Smash Into Pieces – ‘A NEW HORIZON’

By Ian Kenworthy

Music is created in many different spaces, for many different audiences. Some bands are born to play dirty sweaty clubs, others are designed to play arenas. Smash Into Pieces aim squarely for the second option. Formed in 2009, the Scandinavian four-piece has one thing in their sights, success. You can see and hear it in everything they do. ‘A New Horizon’ isn’t just a new album, it’s a mixed media experience combining music with lush visuals and an interrelated Youtube series running to more than 12 episodes. It promises at lot, but can it deliver?

As you can tell, Smash Into Pieces aren’t so much a band as a carefully managed brand. This extends the four members who are all defined by their character traits, notably the band’s drummer – The Apocalypse DJ – remains anonymous behind robot head mask (which looks like a prop from Popstar: Never Stop Never Stopping) and serves as their mascot. There’s a definite Simon Cowell feel to the way they present themselves, but if you feel put off before we’ve even discussed the music, remember that plenty of other big bands combine being eye-catching with merchandising, not least Slipknot, although the audience here is very different. If you remain unconvinced by how keen they are to tap into the zeitgeist, remember they released a song in 2017 called ‘Let Me Be Your Superhero’ which is about as subtle as the Incredible Hulk.

Five albums down the line, ‘A New Horizon’ is a chance to redefine themselves, not least because the previous full-length ‘Arcadia’ was only released last year and there’s a good chance everything here was conceived and recorded during lockdown. It’s an opportunity they have embraced wholeheartedly, and it feels like a genuine step forward. If you’re unfamiliar with their earlier work, imagine Linkin Park covering Rhianna; a blend that is easy and effortlessly listenable, and with just a bit of an edge. On ‘A New Horizon’ the approach has shifted in an even more accessible direction. Genre-wise, this is electropop and, at times, it sounds like a modern take on *NSYNC, which isn’t necessarily a bad thing, but if you’re hoping for a few hard-rockers, you’re going to be quite disappointed.

‘Rise Up’ starts proceedings in a suitably cinematic fashion with keyboards, throbbing 80’s style synths and rock edge. It is a call to arms and, despite being somewhat undercut by a wild falsetto vocal, certainly feels like a bold beginning. It might also be overstuffed to the point of being bloated, but sets the tone for what is to come. From here onward the songs are all around three minutes long (the ideal length for a single), underscored by throbbing keyboards and aimed directly at a dancefloor.

Per Bergquist is known as the band’s ‘engineer’ rather than the lead songwriter which says a lot about how he approaches music, and in attempt to explore every facet of electro-pop he approaches each song from a different direction leading to an array of interesting sounds. The results are varied but usually pretty solid, for example  ‘My Wildest Dream’ leans heavily on a Eurodance backing track that transports you to the 90s with its throbbing backbeat and synths, while ‘Glow In The Dark’  has more rock weight behind it and also features the strongest vocal performance. ‘Real One’ is a slower, more thoughtful song and sees the band at its most overtly *NSYNC. Somewhat out of leftfield, ‘A New Horizon’ is a pleasantly 80s rocker that would sit nicely on a compilation beside a Marillion track, especially as it shoehorns in a saxophone solo. Equally, ‘Broken Parts’ is possibly ripping off the Mister Mister classic, but clearly understands why that song was such a hit; it’s big, it’s earnest and it’s catchy as hell.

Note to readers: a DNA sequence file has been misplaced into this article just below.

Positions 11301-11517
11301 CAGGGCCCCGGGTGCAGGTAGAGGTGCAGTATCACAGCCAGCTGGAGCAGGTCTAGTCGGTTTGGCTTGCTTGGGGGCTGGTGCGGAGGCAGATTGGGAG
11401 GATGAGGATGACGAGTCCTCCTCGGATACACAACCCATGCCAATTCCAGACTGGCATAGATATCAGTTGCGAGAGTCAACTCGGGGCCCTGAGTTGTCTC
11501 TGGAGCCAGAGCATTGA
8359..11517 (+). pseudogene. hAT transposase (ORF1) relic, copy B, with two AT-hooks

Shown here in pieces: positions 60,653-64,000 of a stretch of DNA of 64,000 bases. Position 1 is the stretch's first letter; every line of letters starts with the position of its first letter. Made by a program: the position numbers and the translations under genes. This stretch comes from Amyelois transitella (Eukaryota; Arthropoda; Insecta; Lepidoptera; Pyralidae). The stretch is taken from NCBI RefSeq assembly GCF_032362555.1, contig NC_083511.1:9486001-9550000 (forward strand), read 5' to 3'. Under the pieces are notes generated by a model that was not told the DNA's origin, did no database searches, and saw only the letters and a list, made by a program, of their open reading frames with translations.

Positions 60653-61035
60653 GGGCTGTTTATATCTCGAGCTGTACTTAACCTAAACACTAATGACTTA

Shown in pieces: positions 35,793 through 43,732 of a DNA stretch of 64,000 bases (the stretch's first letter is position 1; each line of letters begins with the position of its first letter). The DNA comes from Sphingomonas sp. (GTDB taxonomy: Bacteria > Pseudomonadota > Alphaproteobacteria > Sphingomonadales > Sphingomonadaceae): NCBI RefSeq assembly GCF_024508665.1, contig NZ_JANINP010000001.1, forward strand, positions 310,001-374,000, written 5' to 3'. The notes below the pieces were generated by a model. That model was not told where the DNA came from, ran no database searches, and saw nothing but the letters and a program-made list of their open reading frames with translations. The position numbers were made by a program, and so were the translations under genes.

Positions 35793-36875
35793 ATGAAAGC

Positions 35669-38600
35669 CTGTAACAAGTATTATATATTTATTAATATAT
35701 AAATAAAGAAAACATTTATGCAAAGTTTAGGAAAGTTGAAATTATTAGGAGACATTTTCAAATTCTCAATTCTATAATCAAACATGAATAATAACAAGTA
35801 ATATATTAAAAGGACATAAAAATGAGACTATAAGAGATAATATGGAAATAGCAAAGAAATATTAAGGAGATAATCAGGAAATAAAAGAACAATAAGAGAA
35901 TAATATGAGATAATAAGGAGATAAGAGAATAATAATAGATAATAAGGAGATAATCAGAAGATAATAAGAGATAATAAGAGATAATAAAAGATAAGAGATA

While the music happily wears its influences on its sleeves Chris Adam Hedman Sorbye’s vocals can be a little gauche. There is something quite comical about the lack of awareness which allows Sorbye to sing ‘I’m the only fucking real one’ when his voice is so frequently autotuned for effect. This also extends to ‘Bangarang’, a song built around a delightfully silly phrase, although it actually works in the context of a fast, fun dance tune – or at least, it does until Sorbye presents it in the album’s sole death growl, which is nigh-on hilarious.  While it’s true that a degree of self-awareness isn’t necessarily warranted, here it would have helped sell the songs as it’s not like they’re open or honest and especially combined with the band’s calculated and slightly sterile aesthetic.

Given how much it leans on historical dancefloor sounds, the production itself is cutting edge, it sounds exactly how a slick pop record should in 2021. Of course, it is likely to date quickly, but right now it feels on the pulse, so much so you can almost guarantee this is how Papa Roach’s next record will sound.

The only real misstep is ‘My Shadow’ which is awash with everything; vocals tripping over themselves, synths whooshing in and out, throbbing beats and so many ‘ohs and woahs’ it never has chance to become anything in particular. This makes it frustrating as its entire runtime is spent testing out various different music styles, only finding its feet just before the ending. Not having a real vocal hook to pin it all together exacerbates the problem and thus it feels like a missed opportunity.

Smash Into Pieces can be a lot of fun when they’re churning out faux dancefloor hits, and if you don’t take them too seriously, you’re sure to have a good time. Given its aims, ‘A New Horizon’ succeeds remarkably well and delivers on its promise. It would have benefitted from a greater sense of awareness and more than a little restraint, but it’s chockfull of huge, likable tracks. A big, punchy record aiming at arenas, it will more than satisfy fans but might leave them wondering if The Apocalypse DJ is in fact Justin Timberlake.

IAN KENWORTHY

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